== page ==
7. Hi, pigsty, Guess I am resurrecting both this thread and an Italeri Puma I found somewhere inside the moving boxes (Karton der Umzug?) Have you advanced/finished your build? what reaaaaaally puzzles me (beside many, many small things) is that the roof plate of the hull, where the turret ring is, does not match the hull opening, being too long ad too thin! Is/was that the same in your example? Thank you, Kumpel FErnando
  8. Hi, Hamiltonian, My practice has always been painting the stripes (be them single color or "invasion") after the FIRST camouflage colour, usually the lighter one. You can use it as a handy "preshade", giving you "instant fading" of the stripes, and you do not risk the boundary of the colours (in case it is "hard") showing off. Then, mask the strip and apply the second camouflage colour. FErnando
  9. Hi, planehazza, In 1/48 go no further. Get the Tamiya kit and just build what they propose. Keep in mind they are very detail-specific to the individual airframes they are depicting in their decal sheet. There is no other F-16 kit with the "detail/good fit of the Tamiya range" (of any subject!). If you really need a spine/CFT equipped model, you have to add tons of resin aftermarket (of dubious fit) or risk a Kinetic kit (in itself not an impossible proposition, but not so well detailed/good fitting) In 1/72nd, the Tamiya again rules for a C Blk 50; again, the kit is very airframe-specific for a USAF plane. The Revell AG kit is a bit more flexible but lacks some detail accuracy if building a C, though it can be coaxed into a Blk 52. HOwever, for a A/A Plus/AM/B and derivatives it still rules. The advantage is that the small scale allows fuzzier detail to pass muster; therefore, ill fitting or not-so-well-defined spines or CFT or relatively inaccurate small detail could look acceptable. Kinetic kits are reasonably detailed accuracy wise for modern Blk 52 + ships but they have a very imprecise fit (not to say they are real pigs -nothing impossible, though. I tried one: https://modelingmadness.com/review/mod/us/usaf/rol16d.htm) Revell's was a pleasure to build, instead: https://modelingmadness.com/review/mod/us/usaf/rol16b.htm) Hope that helps. Fernando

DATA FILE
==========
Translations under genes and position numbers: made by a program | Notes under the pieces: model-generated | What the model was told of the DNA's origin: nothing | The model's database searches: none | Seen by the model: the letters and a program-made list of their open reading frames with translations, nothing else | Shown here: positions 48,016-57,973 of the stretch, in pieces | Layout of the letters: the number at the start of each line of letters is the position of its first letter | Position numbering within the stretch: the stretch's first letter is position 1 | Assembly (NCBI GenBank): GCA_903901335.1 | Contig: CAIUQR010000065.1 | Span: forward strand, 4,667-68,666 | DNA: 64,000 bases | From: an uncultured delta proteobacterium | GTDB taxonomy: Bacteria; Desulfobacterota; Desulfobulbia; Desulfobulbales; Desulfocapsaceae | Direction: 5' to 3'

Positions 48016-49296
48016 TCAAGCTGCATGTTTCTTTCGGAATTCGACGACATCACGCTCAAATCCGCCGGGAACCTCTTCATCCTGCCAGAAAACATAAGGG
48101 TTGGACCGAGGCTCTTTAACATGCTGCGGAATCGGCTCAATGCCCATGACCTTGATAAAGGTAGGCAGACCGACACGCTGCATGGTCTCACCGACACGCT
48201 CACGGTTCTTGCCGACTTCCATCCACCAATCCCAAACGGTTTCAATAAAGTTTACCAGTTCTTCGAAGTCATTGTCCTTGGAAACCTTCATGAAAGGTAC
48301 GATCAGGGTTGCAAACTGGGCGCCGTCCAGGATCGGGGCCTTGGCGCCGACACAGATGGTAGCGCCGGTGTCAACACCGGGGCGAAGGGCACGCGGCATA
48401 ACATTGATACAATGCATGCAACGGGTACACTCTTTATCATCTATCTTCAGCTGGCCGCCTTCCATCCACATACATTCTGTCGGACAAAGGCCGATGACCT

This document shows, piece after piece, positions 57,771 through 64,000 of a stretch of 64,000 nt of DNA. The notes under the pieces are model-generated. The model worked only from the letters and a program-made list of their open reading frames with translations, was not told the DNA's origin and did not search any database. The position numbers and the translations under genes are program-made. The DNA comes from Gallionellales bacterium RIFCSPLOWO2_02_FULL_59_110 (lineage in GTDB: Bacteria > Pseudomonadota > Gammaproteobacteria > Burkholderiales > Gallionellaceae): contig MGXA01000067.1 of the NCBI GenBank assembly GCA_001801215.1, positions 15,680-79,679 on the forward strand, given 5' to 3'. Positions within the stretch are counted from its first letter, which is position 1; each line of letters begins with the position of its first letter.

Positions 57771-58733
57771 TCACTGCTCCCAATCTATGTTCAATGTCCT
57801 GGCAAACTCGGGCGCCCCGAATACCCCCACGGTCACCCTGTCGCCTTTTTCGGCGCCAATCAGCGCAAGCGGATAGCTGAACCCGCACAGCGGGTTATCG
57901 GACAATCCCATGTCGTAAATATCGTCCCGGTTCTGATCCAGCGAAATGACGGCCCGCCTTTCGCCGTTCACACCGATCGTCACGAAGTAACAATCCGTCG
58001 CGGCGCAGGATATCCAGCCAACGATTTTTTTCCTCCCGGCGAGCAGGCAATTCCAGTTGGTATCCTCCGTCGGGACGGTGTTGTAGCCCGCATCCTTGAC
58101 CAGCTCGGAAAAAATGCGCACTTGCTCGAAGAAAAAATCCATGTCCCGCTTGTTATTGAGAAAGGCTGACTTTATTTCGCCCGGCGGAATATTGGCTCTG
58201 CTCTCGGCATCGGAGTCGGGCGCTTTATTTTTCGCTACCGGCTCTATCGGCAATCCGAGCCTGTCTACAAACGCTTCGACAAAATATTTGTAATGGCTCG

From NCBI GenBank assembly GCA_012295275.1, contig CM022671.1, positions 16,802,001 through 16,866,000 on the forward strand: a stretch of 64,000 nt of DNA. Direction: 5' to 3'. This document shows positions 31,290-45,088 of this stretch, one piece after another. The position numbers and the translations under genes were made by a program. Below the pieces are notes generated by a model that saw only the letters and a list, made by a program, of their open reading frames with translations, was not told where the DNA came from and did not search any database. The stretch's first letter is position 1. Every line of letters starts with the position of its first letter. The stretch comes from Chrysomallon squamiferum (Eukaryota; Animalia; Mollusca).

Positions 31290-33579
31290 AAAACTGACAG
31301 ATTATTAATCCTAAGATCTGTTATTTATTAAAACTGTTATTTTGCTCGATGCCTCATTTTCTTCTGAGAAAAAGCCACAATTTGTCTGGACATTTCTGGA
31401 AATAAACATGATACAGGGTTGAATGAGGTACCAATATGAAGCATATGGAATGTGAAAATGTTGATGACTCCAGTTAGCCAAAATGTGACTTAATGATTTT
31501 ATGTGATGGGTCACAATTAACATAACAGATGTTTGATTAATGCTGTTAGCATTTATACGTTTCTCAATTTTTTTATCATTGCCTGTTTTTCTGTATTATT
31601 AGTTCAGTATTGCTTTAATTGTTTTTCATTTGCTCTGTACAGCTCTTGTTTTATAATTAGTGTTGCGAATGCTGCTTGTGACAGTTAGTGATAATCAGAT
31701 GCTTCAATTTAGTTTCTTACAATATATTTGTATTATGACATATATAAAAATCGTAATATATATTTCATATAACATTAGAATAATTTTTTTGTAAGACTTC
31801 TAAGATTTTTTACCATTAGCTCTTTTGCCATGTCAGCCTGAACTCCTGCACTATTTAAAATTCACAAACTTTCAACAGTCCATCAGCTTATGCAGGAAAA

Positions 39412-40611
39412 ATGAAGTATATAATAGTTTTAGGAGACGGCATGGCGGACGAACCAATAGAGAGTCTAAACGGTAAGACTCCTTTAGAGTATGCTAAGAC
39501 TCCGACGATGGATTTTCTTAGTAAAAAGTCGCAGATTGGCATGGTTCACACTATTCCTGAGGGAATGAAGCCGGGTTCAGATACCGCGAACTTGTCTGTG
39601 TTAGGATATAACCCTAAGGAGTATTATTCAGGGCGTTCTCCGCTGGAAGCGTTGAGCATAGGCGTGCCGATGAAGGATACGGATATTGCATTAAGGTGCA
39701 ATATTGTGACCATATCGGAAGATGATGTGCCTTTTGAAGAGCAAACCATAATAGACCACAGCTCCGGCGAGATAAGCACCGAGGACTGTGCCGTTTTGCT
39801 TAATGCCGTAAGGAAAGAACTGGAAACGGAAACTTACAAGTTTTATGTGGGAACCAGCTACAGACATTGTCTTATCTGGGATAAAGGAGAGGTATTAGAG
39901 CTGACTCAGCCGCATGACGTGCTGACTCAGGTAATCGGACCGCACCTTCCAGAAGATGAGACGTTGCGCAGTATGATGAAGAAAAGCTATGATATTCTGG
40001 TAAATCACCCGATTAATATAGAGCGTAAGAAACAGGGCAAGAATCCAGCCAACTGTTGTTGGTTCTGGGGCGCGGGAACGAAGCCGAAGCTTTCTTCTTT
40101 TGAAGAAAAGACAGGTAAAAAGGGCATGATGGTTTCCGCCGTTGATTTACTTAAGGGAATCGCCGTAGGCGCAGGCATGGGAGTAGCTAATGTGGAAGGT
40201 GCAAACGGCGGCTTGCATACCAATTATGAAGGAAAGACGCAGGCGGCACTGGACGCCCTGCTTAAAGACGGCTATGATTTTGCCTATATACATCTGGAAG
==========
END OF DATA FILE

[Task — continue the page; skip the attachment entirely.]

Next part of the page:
10. Hi, aidy, If the situation in 48th scale is the same as in the 72nd kit, all the pieces for a "normal" F+ should be there. Just get the instructions of the proper version and follow them. In 72nd scale most US Navy boxings of the kit came with the old-style heat exchangers, instead of the "pipe-rack" new style ones. Therefore, I opted for getting a Growler and "backdating" it. Having the instructions was enough, the box included the complete F+ kit plus the parts to convert it into a Growler. Fernando
  11. Hi, everyone, I seem to remember that an old Aeromaster ("Foreign Hurricanes") came with this option. It was a IIc without the Vokes filter and OG/DG camouflage. The elephant came in Red, if memory serves me well. FErnando
  12. Hi, Etiennedup, Agree, "looks like" colorized. FErnando
  13. Hi, everyone, This thread would be a cold water shower to anyone wishing to build a RNZAF Corsair using Ventura's decals. V4880 is by far the most widespread sheet, TMK. Amazing that Aeromaster (aka "Errormaster") got the Blue right in their old Special multi-sheet. I got the 72nd scale version and ditched it into the "Not for Use" file owing to its dark look! Have you seen an example of it, LSDModeller? Fernando
  14. Hi, Bruce, When attempting my own F, I followed that same route, but used the resin nose. A lot of reshaping at the back of the nose was needed, and pictorial evidence is very scarce. The resulting model can be seen here: http://hsfeatures.com/features04/p40ffr_1.htm FErnando
  15. Hi, Tiger331, By far the simplest thing would be grabbing one of those resin noses once marketed by Aeromaster, by Hi-Tech or present in some AmTech kits. They are much better than the original F/L kit nose. Fernando